As I stood there in the circle with the old man and the other Marines, the Staff Sergeant finished the story. He told of how this Lance Corporal had begged and pleaded with the Battalion surgeon to let him stay with his unit. In the end, the doctor said there was just no way-he had suffered a severe and traumatic head wound and would have to be med'evaced.
The Marine Corps is a special fraternity. There are moments when we are reminded of this. Interestingly, those moments don't always happen at awards ceremonies or in dress blues at Birthday Balls. I have found, rather, that they occur at unexpected times and places: next to a loaded moving van at Camp Lejeune's base housing, in a dirty CP tent in northern Saudi Arabia, and in a smoky VFW post in western Wyoming.
After the story was done, the Lance Corporal stepped over to the old man, put his arm over the man's shoulder and told him that he, the Korean War vet, was his hero. The two of them stood there with their arms over each other's shoulders and we were all silent for a moment. When they let go, I told the Lance Corporal that there were recruits down on the yellow footprints tonight that would soon be learning his story.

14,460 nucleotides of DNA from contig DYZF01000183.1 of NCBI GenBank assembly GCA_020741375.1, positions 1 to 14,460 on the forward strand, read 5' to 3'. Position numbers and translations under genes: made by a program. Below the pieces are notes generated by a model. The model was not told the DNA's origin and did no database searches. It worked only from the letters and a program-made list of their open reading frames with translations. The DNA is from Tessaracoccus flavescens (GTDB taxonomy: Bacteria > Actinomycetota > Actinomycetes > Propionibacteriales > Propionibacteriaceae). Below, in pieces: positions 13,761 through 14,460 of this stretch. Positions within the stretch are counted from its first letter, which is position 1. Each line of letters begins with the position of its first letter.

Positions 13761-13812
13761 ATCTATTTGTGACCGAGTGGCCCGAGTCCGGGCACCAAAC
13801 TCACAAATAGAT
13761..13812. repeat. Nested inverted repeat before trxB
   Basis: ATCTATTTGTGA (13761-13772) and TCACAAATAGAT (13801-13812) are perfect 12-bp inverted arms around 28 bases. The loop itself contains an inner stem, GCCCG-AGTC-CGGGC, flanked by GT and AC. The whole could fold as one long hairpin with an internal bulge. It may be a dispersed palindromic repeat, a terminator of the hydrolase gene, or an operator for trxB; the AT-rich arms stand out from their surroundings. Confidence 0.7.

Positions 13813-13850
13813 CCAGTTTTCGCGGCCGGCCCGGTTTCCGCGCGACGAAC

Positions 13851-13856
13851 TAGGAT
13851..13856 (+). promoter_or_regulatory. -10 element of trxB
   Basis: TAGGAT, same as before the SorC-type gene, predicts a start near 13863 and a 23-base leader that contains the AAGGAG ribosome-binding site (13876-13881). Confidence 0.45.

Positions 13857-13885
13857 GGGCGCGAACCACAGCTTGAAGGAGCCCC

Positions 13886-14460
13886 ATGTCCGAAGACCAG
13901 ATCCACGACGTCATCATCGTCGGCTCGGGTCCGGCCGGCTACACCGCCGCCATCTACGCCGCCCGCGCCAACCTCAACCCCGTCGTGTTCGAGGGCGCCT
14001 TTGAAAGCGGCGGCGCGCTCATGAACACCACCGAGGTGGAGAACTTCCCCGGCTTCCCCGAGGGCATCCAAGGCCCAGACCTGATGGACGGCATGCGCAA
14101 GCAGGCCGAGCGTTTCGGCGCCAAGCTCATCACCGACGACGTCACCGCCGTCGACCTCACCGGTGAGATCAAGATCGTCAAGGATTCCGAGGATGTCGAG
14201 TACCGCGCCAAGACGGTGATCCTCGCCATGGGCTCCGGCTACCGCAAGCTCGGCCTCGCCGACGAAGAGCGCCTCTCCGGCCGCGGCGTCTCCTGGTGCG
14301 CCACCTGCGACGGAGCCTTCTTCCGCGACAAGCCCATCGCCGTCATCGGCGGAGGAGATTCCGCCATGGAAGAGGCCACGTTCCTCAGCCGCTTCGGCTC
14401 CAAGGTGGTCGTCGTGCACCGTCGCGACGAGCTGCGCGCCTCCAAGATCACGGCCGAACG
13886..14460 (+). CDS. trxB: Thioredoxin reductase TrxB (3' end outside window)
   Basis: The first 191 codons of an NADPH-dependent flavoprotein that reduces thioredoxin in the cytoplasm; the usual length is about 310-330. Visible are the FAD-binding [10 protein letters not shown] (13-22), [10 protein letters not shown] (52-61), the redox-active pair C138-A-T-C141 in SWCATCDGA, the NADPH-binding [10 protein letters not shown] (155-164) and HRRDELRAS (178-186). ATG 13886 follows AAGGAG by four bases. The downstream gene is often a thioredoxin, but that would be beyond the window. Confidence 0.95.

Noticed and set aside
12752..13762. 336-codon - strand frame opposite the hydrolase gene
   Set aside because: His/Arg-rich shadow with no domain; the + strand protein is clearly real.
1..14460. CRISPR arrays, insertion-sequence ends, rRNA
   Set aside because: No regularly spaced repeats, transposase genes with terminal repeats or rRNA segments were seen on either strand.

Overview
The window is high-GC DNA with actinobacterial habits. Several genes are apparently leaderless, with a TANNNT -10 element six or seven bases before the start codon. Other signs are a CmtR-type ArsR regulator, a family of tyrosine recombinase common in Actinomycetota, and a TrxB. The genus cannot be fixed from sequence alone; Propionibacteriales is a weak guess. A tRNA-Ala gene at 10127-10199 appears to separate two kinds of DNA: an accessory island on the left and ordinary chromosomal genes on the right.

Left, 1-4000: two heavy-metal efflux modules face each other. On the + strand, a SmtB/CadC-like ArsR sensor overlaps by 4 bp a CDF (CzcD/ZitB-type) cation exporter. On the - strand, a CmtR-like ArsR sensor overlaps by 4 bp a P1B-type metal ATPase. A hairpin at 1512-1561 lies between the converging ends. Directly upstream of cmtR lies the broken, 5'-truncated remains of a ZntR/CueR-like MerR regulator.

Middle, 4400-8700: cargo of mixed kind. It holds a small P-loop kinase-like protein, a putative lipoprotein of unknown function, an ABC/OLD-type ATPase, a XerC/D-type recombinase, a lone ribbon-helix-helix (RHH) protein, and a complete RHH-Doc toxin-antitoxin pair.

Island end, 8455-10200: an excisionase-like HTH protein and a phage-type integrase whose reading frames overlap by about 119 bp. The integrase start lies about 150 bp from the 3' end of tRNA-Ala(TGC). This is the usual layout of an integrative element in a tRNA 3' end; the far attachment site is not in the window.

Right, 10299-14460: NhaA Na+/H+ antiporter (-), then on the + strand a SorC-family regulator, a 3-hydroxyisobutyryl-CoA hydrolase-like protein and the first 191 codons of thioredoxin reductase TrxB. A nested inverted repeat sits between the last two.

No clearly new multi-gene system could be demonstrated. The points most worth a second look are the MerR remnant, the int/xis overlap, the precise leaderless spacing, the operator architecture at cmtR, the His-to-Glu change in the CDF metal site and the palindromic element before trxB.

I was finished drinking beer and telling stories. I found Chance's father and shook his hand one more time. Chance's mom had already left and I deeply regretted not being able to tell her goodbye.
I left Dubois in the morning before sunrise for my long drive back to Billings. It had been my honor to take Chance Phelps to his final post. Now he was on the high ground overlooking his town. I miss him.
( Sorry that I had to spread this over 3 entries, but the board would not take it as one, and once I started it I felt that I should continue it)
"The laws that forbid the carrying of arms .....disarm only those who are neither inclined nor determined to commit crimes." Cesare Beccaria
40 S&W Club #3037,1911 Club#3037,Kahr Club #11,Wheelhouse #3840,S&W #629